Health & Safety Tips

How to protect yourself and your community from COVID-19:

  • If possible, stay home.
  • Avoid close contact with other people in your apartment building, at work, or on public transit.
  • Regularly wash hands with soap and water for at least 20 seconds. (Sing the “Happy Birthday” song twice or the “ABC Song” once.)
  • Use alcohol-based hand sanitizer (it must have at least 60% alcohol in it) if no access to soap and water.
  • Sneeze and cough into your sleeve.
  • Avoid touching your eyes, nose, or mouth.


  • Fever, cough, shortness of breath or difficulty breathing, and fatigue.
  • Symptoms show up between 2 and 14 days after you’ve been exposed to the virus.
  • People who are considered at increased risk include those with underlying health conditions, including heart disease, lung disease such as asthma/COPD, diabetes, or HIV, or people who are immunocompromised, or over age 60.
  • Can result in more serious conditions like pneumonia, kidney failure, or, in some rare cases, death.
  • Most people who get COVID-19 will recover on their own.

If you suspect you might have COVID-19:

  • Complete a self-assessment at or by calling your doctor or the Hamilton Public Health Services COVID-19 Hotline at 905-974-9848.
  • If a referral is provided, you will be booked to visit an Assessment Centre (West End Clinic: 690 Main St W, East End Clinic: 2757 King St E).
  • OHIP coverage is not required to be seen at an assessment centre and the test is provided at no cost to the individual.
  • Isolate yourself at home, drink fluids, get rest, try a humidifier or a hot shower to help with a sore throat or cough.

For up-to-date information from government health agencies:

Proper hand washing technique

As per World Health Organization: Wash your hands for at least 20 seconds. (Sing the “Happy Birthday” song twice or the “ABC Song” once.)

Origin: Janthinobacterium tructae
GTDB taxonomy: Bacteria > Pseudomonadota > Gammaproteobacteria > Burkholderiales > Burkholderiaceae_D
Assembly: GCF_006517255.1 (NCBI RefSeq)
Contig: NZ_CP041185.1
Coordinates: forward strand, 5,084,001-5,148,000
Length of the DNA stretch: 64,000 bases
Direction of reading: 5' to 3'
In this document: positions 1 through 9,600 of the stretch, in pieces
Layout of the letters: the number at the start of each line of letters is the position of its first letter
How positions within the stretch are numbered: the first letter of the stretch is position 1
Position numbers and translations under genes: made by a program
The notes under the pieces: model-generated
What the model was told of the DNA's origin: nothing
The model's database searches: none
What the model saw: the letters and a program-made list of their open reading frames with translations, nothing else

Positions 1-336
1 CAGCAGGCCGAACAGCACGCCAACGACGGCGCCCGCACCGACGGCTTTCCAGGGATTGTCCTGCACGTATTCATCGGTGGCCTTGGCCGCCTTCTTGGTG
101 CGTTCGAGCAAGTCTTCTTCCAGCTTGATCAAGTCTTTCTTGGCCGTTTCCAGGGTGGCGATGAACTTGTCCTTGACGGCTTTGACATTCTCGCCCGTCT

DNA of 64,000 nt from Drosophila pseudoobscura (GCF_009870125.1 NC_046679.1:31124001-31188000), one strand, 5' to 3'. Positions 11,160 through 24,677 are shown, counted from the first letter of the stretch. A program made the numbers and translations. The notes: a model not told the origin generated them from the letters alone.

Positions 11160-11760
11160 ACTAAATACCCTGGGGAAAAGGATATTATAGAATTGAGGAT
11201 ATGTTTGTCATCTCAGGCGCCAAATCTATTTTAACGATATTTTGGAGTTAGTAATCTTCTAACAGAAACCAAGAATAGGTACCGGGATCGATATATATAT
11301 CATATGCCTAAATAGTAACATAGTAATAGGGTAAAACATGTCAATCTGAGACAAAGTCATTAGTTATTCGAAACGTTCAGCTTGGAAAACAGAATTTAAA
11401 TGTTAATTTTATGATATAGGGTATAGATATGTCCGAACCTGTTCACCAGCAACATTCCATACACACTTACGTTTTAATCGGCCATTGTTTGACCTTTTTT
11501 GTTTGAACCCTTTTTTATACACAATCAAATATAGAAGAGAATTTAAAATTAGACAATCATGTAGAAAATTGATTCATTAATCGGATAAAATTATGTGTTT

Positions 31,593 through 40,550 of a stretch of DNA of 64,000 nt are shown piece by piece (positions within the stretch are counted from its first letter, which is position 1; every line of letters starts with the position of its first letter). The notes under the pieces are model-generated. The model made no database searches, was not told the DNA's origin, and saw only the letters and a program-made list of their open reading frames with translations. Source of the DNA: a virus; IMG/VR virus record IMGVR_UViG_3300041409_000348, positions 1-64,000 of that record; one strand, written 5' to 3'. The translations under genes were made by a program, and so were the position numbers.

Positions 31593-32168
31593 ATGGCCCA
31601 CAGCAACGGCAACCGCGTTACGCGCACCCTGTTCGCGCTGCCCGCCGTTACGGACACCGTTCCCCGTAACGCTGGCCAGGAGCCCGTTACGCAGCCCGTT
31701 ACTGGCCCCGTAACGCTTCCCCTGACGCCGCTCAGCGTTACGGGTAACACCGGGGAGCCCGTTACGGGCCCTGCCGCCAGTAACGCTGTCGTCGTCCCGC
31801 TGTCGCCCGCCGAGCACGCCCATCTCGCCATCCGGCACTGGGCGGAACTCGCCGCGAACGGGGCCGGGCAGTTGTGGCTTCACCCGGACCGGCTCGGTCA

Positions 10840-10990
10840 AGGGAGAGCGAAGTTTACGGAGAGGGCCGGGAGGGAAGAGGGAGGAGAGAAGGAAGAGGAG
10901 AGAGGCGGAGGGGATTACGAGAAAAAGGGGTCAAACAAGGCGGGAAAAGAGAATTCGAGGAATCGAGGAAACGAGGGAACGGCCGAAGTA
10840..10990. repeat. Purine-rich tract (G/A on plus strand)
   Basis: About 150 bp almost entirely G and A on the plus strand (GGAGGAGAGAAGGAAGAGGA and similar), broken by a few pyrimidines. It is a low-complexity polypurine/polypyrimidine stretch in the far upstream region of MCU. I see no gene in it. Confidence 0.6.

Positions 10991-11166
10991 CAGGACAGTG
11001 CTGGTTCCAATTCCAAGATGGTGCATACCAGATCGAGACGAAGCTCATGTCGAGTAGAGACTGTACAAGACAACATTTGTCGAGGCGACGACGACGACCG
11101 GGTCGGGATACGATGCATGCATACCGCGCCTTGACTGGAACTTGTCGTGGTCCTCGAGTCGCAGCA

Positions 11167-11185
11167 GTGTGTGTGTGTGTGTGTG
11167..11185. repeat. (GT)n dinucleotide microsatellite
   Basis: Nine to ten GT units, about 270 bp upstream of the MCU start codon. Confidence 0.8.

YouTube video:

Proper technique for wearing a mask

Putting on your mask:

  • Wash your hands with soap and water before touching the mask.
  • Choose a mask that fits your face (not too large).
  • Make sure there are no obvious tears or holes.
  • Determine which side of the mask is the top. The side of the mask that has a stiff bendable edge is the top and is meant to mold to the shape of your nose.
  • Determine which side of the mask is the front. The colored side of the mask is usually the front and should face away from you, while the white side touches your face.
  • Hold the mask by the ear loops. Place a loop around each ear.
  • Pull the bottom of the mask over your mouth and chin.
  • Mold or pinch the stiff edge to the shape of your nose. Make sure there are no gaps between the mask and your face.

Positive pressure checking: Cover the mask lightly with both hands. Breathe with deliberation. Air should not leak out from the sides of the mask.

Negative pressure checking: Cover the mask lightly with both hands. Suck in air with deliberation. The mask should depress slightly inward.

  • Note: Masks don’t seal well if you have facial hair. If you can shave, it’s recommended to ensure a tighter seal.
  • Avoid touching the mask while using it. If you do, clean your hands with soap and water or hand sanitizer.

Removing your mask:

  • Wash your hands with soap and water or hand sanitizer before touching the mask.
  • Avoid touching the front of the mask. The front of the mask is contaminated. Only touch the ear loops/ties/band.
  • Hold both of the ear loops and gently lift and remove the mask.
  • Throw the mask in the garbage or, if using a reusable cloth mask, wash/dry on high heat.
  • Wash your hands with soap and water or hand sanitizer.

Youtube video (Wearing a mask dos and don’ts):

Making your own hand sanitizer

Properly washing your hands with soap and water is one of the best ways to stop the spread of germs and viruses, and to ensure you don’t get sick yourself. But if you don’t have access to soap and clean water, or if you’re out and about and nowhere near a sink, you should carry hand sanitizer to protect your health.

Make sure the tools you use for mixing are properly sanitized, otherwise you could contaminate your recipe. Also, the World Health Organization recommends letting your concoction sit for a minimum of 72 hours after you’re done. That way the sanitizer has time to kill any bacteria that might have been introduced during the mixing process.


  • Isopropyl or rubbing alcohol (99% alcohol)
  • Aloe vera gel (to counteract the harshness of the alcohol and to keep your skin smooth)
  • An essential oil (tea tree oil, lavender, clove, eucalyptus, peppermint, etc.) or you can use lemon juice instead

Sample proportions:

  • ¾ cup isopropyl or rubbing alcohol
  • ¼ cup aloe vera
  • 10 drops of essential oil

You can make as large a batch as you like, but as a general rule include 3 parts alcohol to 1 part aloe vera.


  • Pour all ingredients into a bowl, ideally a bowl with a spout.
  • Beat with a fork or whisk to turn the liquid into a gel.